jeudi 18 septembre 2008

Day XXI - Storm cells and assholes.

Funny day today. Haha. I just wrote “Haha” to emphasize how funny the day was. Maybe it already was clear enough and I didn’t need to explain that, or maybe it was necessary but the additional comment on my hesitation to write the first comment was too much, or…

Moving on.

So our morning started with a conversation in the tent with Marcus about a few topics of interest until the few leftovers of a thunderstorm that occurred earlier in the morning dissipated. Our breakfast was brightened up by a debate on how we should get our revenge on the gros con that owns the pourvoirie and yelled at us yesterday. At lunchtime, Marcus will confess the evil plan he put in place in order to piss off the old fart:

“Custard pie for the yeti!!!”

My co-tripper is a criminal genius.

Other alternatives that came up during the brainstorm included:
- Writing “asshole” in giant letters on the cliff with broken parts of his lounge chairs
- Hide the chairs on rocks accessible only by canoe or motorless boats
- Actually take a dump on his chairs

After about 15 km we ended up at the gros cave’s basecamp. One of his clients said hi and asked how the thunder was the night before. As if he cared. Veux-tu ben me dire ce que ça lui câlisse? Ben oui, t’étais en dedans de ta p'tite cabane durant l’orage pis pas nous. Bravo. Tant qu’à ça, farme ta yeule, gros cave.

Our lunch today was probably a milestone of the trip : train tracks starting to run along the river, cliffs on either side, all the boats perfectly attached to each other, cynical comments and giggles about the girls’ « dirt loaf » (an attempt at making fruit and seed loaf that resulted in an unidentified material that was so dense it didn’t even float), Nick and I lazily steering us away from eddies and the odd occasional rock, the sun shining between storm cells, Marcus playing Santeria, St-Lawrence River and Cover This, everyone else chilling or napping, non-awkward silences, soy nut butter and strawberry-rhubarb jam stains all over our stuff…


And then of course came the rain and the wind.

The rest of the afternoon, we tried to keep moving between each storm cell.

Hail? What the…?

We remained entertained by a series of comical situations including:

- The collective rant about fruit cake (especially my grand-maman’s) and it’s mention later on in Passwort Deutsch I in the tent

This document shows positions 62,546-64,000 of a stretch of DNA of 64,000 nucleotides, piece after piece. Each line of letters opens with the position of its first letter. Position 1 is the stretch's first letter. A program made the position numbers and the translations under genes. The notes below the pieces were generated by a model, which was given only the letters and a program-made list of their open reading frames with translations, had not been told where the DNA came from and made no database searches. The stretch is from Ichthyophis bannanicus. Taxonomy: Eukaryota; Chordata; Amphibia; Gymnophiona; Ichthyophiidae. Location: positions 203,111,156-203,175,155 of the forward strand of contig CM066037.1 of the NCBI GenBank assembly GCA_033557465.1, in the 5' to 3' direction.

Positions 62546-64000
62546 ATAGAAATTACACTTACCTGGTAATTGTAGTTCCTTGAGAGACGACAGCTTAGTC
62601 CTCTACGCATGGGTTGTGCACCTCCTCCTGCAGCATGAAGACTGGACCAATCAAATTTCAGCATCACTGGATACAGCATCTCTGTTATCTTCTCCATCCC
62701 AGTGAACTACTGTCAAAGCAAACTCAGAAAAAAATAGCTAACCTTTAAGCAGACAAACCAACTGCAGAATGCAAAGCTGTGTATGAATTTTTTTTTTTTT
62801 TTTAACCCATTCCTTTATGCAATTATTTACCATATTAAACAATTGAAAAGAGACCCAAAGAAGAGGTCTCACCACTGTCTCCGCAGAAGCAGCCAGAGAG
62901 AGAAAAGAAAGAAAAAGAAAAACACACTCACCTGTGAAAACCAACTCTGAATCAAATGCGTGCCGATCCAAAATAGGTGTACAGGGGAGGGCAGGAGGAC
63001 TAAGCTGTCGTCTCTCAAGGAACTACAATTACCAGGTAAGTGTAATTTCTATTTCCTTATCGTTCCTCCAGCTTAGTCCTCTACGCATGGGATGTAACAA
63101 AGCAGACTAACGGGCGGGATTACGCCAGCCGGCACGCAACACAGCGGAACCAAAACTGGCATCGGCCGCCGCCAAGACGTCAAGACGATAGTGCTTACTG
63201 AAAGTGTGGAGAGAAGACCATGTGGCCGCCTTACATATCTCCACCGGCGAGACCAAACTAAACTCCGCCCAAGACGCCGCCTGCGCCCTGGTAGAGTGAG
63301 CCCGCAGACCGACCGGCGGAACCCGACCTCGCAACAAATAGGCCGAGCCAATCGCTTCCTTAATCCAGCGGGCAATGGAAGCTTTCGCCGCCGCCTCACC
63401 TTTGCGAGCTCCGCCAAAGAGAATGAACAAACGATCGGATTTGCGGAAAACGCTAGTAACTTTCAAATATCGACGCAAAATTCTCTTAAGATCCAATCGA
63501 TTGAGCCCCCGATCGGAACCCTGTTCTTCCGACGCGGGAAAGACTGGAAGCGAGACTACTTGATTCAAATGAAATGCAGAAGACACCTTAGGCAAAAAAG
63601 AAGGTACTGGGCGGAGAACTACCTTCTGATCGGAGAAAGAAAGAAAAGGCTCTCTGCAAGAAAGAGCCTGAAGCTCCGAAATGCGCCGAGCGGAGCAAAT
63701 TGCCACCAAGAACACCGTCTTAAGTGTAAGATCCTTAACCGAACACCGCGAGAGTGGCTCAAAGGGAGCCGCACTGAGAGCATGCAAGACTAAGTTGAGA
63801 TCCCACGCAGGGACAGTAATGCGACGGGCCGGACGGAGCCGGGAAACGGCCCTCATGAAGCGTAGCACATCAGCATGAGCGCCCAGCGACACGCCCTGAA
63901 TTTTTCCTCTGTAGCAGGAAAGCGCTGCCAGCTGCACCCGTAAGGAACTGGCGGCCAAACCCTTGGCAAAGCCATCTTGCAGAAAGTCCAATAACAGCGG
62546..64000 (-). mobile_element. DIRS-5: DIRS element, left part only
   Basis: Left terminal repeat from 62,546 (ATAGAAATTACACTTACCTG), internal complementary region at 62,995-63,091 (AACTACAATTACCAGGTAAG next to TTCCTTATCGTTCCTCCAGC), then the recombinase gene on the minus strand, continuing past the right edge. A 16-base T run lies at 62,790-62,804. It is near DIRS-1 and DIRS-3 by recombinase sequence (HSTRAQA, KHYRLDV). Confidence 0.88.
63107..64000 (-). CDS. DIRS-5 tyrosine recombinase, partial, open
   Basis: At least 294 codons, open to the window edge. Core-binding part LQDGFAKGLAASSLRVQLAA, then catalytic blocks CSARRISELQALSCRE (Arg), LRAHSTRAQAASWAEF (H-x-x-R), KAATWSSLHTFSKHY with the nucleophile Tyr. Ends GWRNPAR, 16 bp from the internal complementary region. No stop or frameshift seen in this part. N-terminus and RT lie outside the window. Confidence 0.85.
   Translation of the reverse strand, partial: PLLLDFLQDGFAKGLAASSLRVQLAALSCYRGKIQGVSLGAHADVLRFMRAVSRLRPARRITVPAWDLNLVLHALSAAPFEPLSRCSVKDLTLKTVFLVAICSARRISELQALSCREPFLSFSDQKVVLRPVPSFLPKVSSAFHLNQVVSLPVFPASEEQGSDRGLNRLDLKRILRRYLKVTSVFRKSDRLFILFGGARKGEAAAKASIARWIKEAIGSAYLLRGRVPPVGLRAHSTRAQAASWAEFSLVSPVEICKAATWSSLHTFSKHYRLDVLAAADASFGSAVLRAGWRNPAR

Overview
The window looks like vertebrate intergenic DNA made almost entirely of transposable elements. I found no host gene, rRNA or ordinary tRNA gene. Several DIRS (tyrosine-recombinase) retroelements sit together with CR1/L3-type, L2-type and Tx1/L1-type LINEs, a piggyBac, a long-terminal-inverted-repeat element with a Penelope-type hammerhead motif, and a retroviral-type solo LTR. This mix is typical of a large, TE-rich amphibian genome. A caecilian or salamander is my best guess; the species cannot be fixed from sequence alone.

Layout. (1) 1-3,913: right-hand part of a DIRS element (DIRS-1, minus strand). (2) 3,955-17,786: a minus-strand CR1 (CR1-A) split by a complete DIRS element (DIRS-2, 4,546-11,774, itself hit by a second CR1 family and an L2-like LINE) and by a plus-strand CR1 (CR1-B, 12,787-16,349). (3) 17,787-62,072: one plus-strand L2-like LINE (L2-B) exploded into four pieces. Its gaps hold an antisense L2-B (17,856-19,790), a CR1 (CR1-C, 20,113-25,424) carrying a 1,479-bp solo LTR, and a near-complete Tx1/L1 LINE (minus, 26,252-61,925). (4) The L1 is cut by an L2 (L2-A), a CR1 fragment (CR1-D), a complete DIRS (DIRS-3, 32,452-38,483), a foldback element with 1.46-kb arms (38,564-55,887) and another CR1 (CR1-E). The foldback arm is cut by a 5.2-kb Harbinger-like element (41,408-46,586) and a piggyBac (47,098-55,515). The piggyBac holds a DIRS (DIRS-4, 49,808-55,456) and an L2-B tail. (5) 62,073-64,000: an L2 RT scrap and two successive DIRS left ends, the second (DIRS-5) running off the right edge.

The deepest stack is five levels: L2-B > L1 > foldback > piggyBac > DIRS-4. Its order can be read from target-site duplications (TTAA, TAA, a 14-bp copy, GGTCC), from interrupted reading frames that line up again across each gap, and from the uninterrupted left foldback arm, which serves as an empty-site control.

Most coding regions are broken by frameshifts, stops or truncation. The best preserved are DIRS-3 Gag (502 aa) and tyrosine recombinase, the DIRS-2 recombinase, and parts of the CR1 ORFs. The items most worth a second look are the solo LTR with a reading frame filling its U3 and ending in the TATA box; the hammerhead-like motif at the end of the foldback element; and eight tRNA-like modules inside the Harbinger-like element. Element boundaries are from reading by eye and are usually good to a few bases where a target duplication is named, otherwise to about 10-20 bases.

- The first lightning drill with the rock throwing contest
- Pulling over at the last minute for a lightning drill when we noticed our hair was starting to stick out in the air by itself
- The apotheosis of the girls vs. guys during the second lightning drill

Hilarious. Too bad I don’t catch the last bit with Luke dumping water on Emily and Sarah’s heads with the bailer and them beating him up into the river on video.

Nat asked me how it was to be a tripper and if I always knew that I wanted to do that job. It reminded me of a conversation I had with Pope on the last day of my explorer… roles reversed, of course.

An aerial view of the campsite we are staying at (such as the one that can be seen from one of the millions of helicopters that fly above our heads since Salmon Ladder) would probably look more or less like that:

At least there is a beach on one side of the shingle bank so it’s not as hard on our backs as yesterday. The bank had no name so I kind of wanted to call it something clever and write it on the map, but all I could come up with was lame shit like “storm cell island” or, even worse, “trip island”. WAY too lame to stay for posterity.

I finally popped out the liquorice and jujubes out of my barrel today. Kids couldn’t contain their happiness. “I think I’m in love”, said Nat.

My ankle is still décâlisse, but at least my eye and lip are back to their normal size.

Je les aime bien, ces jeunes cons.

Tonight, I fall asleep with the rumbling of freight trains full of iron ore on their way to the distant north or back to Sept-Îles, the giggles of the kids around the fire, the melodies of the guitar, the first set of Train Tracks, and one of the hundreds of waterfalls we’ve come across so far.

I don’t wanna be anywhere else right now.

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